There has been an increasing number of foodborne illness outbreaks associated with fresh and fresh-cut produce recently; however, few studies have examined consumers’ risk perceptions and their willingness to pay (WTP) for fresh-cut produce with lower foodborne illness risk (FBIR). Hence, the objectives of this study were to examine how consumers perceived different food safety risk factors associated with fresh-cut produce and explore the factors associated with consumers’ WTP for the fresh-cut produce with lower FBIR. The results showed that consumers’ risk perception of foodborne pathogens was significantly lower than that of pesticides, which was mainly because consumers with optimistic bias perceived a very low probability of the occurrence of foodborne illness related to fresh-cut produce. The analysis of variance (ANOVA) indicated that millennial and female consumers had higher risk perceptions compared to other demographic groups. In addition, the WTP data demonstrated that the majority of consumers were willing to pay a premium for fresh-cut produce with lower FBIR. Millennial consumers with high-risk perceptions of pathogens and high fresh-cut produce purchasing frequency were more willing to pay a premium. The results provide useful information for fresh-cut produce processors to make decisions on enhancing the compliance of food safety practices. In addition, the results suggest that food safety regulatory agencies that develop public education materials should include information to reduce consumers’ optimistic bias and enhance consumers’ awareness of the risks associated with foodborne pathogens related to fresh-cut produce.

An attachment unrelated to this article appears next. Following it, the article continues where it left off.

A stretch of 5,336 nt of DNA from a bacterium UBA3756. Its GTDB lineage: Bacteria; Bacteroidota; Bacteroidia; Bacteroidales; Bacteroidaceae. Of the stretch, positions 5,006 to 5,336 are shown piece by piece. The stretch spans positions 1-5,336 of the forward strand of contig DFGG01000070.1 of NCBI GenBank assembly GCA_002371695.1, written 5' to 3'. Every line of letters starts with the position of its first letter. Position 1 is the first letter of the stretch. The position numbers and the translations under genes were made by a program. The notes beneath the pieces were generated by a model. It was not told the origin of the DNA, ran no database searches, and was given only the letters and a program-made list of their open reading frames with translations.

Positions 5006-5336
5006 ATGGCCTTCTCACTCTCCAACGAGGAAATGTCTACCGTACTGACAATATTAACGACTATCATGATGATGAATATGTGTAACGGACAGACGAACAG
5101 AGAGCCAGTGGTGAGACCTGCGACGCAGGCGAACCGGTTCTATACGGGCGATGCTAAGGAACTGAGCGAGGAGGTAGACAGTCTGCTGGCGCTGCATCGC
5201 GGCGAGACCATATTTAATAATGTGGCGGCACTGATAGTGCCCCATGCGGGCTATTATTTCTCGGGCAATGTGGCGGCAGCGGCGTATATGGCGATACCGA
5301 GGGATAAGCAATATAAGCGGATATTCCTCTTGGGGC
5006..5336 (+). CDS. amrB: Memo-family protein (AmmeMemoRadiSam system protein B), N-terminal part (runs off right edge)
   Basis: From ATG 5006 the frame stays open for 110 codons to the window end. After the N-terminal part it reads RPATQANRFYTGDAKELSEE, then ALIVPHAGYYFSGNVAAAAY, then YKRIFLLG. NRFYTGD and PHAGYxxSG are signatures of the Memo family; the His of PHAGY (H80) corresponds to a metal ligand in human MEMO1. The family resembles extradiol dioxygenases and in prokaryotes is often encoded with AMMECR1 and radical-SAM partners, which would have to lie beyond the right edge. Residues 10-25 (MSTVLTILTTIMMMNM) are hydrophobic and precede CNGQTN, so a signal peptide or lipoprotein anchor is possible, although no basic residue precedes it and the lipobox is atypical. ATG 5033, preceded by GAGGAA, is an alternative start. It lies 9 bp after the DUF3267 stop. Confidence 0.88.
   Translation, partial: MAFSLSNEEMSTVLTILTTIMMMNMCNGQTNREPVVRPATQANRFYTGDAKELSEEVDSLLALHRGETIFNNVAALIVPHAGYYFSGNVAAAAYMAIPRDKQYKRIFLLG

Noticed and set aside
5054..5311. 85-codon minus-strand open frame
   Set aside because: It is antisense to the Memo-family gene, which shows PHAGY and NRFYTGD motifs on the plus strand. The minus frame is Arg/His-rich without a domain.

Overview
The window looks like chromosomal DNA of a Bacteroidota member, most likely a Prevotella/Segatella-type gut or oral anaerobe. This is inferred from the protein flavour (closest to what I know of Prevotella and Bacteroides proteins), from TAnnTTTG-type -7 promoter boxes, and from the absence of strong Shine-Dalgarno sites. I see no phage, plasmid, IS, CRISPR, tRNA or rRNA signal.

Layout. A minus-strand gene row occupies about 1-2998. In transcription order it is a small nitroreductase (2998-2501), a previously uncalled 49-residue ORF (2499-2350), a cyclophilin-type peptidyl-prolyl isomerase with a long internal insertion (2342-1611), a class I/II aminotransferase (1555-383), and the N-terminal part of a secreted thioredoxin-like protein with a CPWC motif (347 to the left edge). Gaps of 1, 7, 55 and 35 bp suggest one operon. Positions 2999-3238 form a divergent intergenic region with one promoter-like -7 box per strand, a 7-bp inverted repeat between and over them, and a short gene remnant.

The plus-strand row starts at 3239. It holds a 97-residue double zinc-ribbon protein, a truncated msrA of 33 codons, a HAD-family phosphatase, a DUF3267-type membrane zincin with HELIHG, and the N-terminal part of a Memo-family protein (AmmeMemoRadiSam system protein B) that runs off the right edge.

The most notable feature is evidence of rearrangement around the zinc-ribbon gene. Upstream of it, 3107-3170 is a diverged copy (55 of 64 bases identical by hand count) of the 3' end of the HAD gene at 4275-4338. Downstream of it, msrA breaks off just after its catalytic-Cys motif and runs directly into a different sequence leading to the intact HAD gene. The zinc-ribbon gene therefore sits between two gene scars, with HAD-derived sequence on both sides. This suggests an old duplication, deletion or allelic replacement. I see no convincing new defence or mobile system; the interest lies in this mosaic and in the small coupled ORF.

All Science Journal Classification (ASJC) codes
- Food Science